11. Absolutely NOT. I don’t know what I was thinking trusting this recipe but oh nooooooo! I understand the idea behind it but the flavor was horrible. No offense here, just my opinion.1 star

    1. Hi Allison, I haven’t tried this recipe with vegan cream cheese but I think it should work okay. I would love to hear how it turns out for you!

  12. Correction from submission.
    We tried this. Good, I especially liked it, but my adult children wanted less crab. Also we used less oil, with a little water at the beginning to steam to heat through as my son’s favorite vegetarian dumplings do. Of course, Americanized restaurants that make crab rangoon usually only use a little crab, cheaper!4 stars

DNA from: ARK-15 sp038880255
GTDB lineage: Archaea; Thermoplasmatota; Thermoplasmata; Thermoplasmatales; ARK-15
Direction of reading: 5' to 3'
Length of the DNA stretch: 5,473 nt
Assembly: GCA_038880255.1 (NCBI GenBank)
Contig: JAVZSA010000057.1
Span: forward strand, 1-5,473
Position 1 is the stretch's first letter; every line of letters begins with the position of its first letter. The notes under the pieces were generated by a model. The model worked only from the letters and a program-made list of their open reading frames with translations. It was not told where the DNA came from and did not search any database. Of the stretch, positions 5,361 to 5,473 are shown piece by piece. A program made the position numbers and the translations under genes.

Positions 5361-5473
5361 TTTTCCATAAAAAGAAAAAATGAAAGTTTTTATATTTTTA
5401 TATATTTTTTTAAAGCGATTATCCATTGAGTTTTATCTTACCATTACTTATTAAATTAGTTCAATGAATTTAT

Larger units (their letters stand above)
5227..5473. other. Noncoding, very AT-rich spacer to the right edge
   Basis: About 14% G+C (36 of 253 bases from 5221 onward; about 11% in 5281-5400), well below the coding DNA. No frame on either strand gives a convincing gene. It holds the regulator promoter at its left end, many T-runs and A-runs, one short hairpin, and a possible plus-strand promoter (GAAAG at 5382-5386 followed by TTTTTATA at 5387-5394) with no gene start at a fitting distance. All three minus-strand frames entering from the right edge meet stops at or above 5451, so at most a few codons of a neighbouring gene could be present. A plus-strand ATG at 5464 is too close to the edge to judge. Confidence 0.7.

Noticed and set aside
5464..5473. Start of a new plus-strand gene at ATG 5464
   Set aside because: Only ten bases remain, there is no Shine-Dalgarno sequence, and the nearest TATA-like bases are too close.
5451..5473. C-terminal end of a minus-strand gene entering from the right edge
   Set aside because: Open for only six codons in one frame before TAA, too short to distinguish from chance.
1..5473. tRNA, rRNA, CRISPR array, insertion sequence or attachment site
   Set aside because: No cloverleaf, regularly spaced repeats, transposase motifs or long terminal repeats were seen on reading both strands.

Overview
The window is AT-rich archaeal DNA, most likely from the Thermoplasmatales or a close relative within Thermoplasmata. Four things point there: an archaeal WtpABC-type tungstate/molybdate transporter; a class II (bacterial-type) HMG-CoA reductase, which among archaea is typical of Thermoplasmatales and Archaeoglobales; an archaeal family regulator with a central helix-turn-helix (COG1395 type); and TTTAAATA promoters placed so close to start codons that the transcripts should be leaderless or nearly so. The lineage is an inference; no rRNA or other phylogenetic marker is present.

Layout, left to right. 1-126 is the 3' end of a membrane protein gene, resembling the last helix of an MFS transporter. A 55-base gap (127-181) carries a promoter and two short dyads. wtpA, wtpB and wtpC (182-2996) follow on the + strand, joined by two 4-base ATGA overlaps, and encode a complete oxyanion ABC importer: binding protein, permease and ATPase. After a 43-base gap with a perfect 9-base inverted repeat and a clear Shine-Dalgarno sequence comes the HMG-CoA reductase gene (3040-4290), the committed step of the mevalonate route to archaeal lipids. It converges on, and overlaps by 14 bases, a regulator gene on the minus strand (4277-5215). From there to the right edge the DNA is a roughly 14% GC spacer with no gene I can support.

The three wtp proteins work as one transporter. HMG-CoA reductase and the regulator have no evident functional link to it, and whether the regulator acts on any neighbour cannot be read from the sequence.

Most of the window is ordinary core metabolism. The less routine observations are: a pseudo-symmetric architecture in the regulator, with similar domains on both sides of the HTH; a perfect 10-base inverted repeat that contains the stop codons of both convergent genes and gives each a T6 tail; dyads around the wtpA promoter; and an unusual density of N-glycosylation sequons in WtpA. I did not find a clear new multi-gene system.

13. “This easy recipe is a go-to at any Chinese restaurant.”

    Uhh, I’m going to guess you’ve never been to China, have you…

    In fact I’ve never seen them outside the US despite living in Europe a decade and Japan for fifteen years. (And Hong Kong another three.)

    That said your recipe looks good. I hadn’t thought of using real crab but will try that.

    1. We have Chinese Restaurants in North America so you are correct that is what we are referring to when we say it’s our favorite at any Chinese Restaurant. But we hope you enjoy our take on this recipe! You will have to let us know what you think.

    2. We tried this. Good, but my adult children wanted less crab. Of course, Americanized restaurants that make crab rangood usually only use a little crab, cheaper!

    3. Crab ragoons – or crab puffs – were invented in North America, so I’m not surprised you haven’t seen them in Europe or China. They are a staple however at every American-Chinese restaurant.